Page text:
Social Class Distinctions Developed With the Rise of Larger Societal Aggregates

Small communities have historically been made up of families or clans who know each other, are related to each other and are familiar with each other.  This supports a relatively “flat” social hierarchy that permits all people, regardless of their particular primary roles in the economic activity of the community, to interact with each other on a basis of relative equality.  Even the development of villages, and societal organisations such as the Greek city-state were relatively egalitarian in terms of social position and interaction.

As society itself became larger and more complex, division of labor led to separation of people from one another, and various forms of class status began to attach to specific roles.  This led to the development of class hierarchical systems, including the caste system, where the management and leadership class created a gulf between themselves and those who undertook trade, service or manual labor.    This naturally created not only social groups that were effectively divided from one another, but also turned the hierarchy into a more or less hereditary dominance through mutual support among the members of the class for one another and their children.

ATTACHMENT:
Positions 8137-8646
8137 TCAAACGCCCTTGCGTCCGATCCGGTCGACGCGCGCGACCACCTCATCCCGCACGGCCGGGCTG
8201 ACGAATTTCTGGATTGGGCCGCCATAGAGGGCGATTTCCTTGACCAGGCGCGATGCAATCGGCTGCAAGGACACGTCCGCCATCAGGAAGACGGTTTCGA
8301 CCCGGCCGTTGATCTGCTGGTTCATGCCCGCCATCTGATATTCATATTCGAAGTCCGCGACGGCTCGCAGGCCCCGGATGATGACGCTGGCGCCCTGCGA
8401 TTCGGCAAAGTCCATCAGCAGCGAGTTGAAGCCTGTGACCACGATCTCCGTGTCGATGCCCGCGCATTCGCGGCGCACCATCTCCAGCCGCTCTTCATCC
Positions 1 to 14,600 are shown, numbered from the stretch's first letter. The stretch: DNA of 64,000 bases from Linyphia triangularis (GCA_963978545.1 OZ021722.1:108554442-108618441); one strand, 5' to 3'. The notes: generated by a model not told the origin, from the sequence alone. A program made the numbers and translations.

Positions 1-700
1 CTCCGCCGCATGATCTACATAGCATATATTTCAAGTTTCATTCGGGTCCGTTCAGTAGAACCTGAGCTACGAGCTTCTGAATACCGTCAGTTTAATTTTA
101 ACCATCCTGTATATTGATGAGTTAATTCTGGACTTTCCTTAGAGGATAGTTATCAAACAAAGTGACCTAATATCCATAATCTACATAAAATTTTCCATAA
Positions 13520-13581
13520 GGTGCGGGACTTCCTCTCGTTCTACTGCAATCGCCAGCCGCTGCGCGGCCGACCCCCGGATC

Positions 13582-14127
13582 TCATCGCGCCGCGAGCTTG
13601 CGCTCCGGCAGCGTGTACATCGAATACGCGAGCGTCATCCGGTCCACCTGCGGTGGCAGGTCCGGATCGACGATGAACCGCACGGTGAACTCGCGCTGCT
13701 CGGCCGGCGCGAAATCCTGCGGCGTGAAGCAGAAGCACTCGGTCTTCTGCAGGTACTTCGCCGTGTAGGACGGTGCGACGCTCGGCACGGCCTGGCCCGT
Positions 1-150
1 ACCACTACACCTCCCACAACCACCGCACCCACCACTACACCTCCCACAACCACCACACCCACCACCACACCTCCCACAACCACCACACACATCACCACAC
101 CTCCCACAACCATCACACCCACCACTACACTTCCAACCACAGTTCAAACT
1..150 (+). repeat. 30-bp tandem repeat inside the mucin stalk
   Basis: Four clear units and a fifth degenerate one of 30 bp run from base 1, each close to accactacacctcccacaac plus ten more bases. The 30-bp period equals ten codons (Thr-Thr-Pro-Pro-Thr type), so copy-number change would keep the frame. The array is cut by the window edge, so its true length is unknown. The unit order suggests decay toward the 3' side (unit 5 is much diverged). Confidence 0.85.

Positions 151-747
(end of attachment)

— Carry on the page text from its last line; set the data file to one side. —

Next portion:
Sri Aurobindo observes:  “The natural social type of the small community is such as we see in Athens, where not only Cleon, the tanner, exercised as strong a political influence as the highborn and wealthy Nicias and the highest offices and civic functions were open to men of all classes, but in social functions and connections also there was a free association and equality.  We see similar democratic equality, though of a different type, in the earlier records of Indian civilisation.  The rigid hierarchy of castes with the pretensions and arrogance of the caste spirit was a later development; in the simpler life of old, difference or even superiority of function did not carry with it a sense of personal or class superiority: at the beginning, the most sacred religious and social function, that of the Rishi and sacrificer, seems to have been open to men of all classes and occupations.  Theocracy, caste and absolute kingship grew in force pari passu like the church and the monarchical power in mediaeval Europe under the compulsion of the new circumstances created by the growth of large social and political aggregates.”

Sri Aurobindo, The Ideal of Human Unity, Part One, Chapter 11, The Small Free Unit and the Larger Concentrated Unity, pp. 89-90